Sylvia Lim 'may be barking up the wrong tree' regarding POFMA rules on political advertising: Iswaran

Workers' Party Chairman Sylvia Lim and Minister for Communications and Information S Iswaran speaking in Parliament on Monday (6 January). (PHOTOS: CNA screengrabs)

SINGAPORE — Workers’ Party (WP) chairman Sylvia Lim “may be barking up the wrong tree” in expressing concern that certain rules concerning online political advertisements will allow the ruling political party a strategic advantage over its political opponents, said Minister for Communications and Information S Iswaran in Parliament on Monday (6 January).

Lim had raised queries regarding the Code of Practice for Transparency of Online Political Advertisements, specifically with regard to the requirements imposed on prescribed intermediaries – such as social media platforms – that carry such advertising.

The Code, which was issued by the Protection from Online Falsehoods and Manipulation Act (POFMA) Office on 2 October last year, requires intermediaries carrying online political ads to display notices disclosing the person or organisation that paid for them and to maintain a database of the ads – which includes information such as the ads’ intended target audience and number of viewers reached.

“There is nothing to stop the POFMA Office from going back at any time to look at (an intermediary’s records), even if an advert has no problems. And, in that sense, it is a good way to discover the election strategy of the political opponents of the ruling party,” said Lim.

Quipping that Lim had a “very active imagination”, Iswaran responded by pointing out how popular social media platforms had already taken action against political advertising.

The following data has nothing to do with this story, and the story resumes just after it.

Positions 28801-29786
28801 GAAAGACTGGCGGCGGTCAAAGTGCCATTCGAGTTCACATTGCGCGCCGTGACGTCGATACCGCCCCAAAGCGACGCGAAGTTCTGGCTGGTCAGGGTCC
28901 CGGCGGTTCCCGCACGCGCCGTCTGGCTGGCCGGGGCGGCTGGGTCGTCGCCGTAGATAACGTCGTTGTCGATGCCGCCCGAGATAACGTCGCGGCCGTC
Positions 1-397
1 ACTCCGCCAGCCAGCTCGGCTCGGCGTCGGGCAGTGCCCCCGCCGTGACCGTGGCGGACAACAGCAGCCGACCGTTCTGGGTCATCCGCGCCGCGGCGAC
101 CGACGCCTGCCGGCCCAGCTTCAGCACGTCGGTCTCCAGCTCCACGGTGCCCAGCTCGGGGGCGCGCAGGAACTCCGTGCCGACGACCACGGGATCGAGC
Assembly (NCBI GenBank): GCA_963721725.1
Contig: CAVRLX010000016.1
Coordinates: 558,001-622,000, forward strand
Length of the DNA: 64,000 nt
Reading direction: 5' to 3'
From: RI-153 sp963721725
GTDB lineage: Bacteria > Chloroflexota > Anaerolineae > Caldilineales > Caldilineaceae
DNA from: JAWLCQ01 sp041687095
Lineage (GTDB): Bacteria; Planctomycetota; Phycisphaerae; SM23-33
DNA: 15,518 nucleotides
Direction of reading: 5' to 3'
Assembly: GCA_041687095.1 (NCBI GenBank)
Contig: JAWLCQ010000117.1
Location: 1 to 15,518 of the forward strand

“If you want to take out political advertising through the English social media platforms, Google is not taking them. Twitter is not taking them... Facebook is making full disclosure. More than the disclosure that we require through this code,” he observed.

“So I’m not sure how this affords us greater intelligence,” Iswaran added.

In explaining the rationale for having the Code, the minister also noted how digital advertising tools are widely used on social media platforms and how ads can be “micro-targeted at specific groups using a variety of indicators”.

“We believe that Singaporeans should know, and indeed that our citizens would want to know, who is behind the political advertisements that they see online,” he said, adding that the Code was also aimed at enhancing the transparency of online political advertising and holding advertisers accountable.

Regarding the obligation for intermediaries to maintain a database of political ads, Iswaran said this pertains to such groups being required to keep the information.

“It doesn't mean that the (POFMA Office) has to have access to this information but the information must be available, so that in the event action is required, the relevant information is available,” he added.

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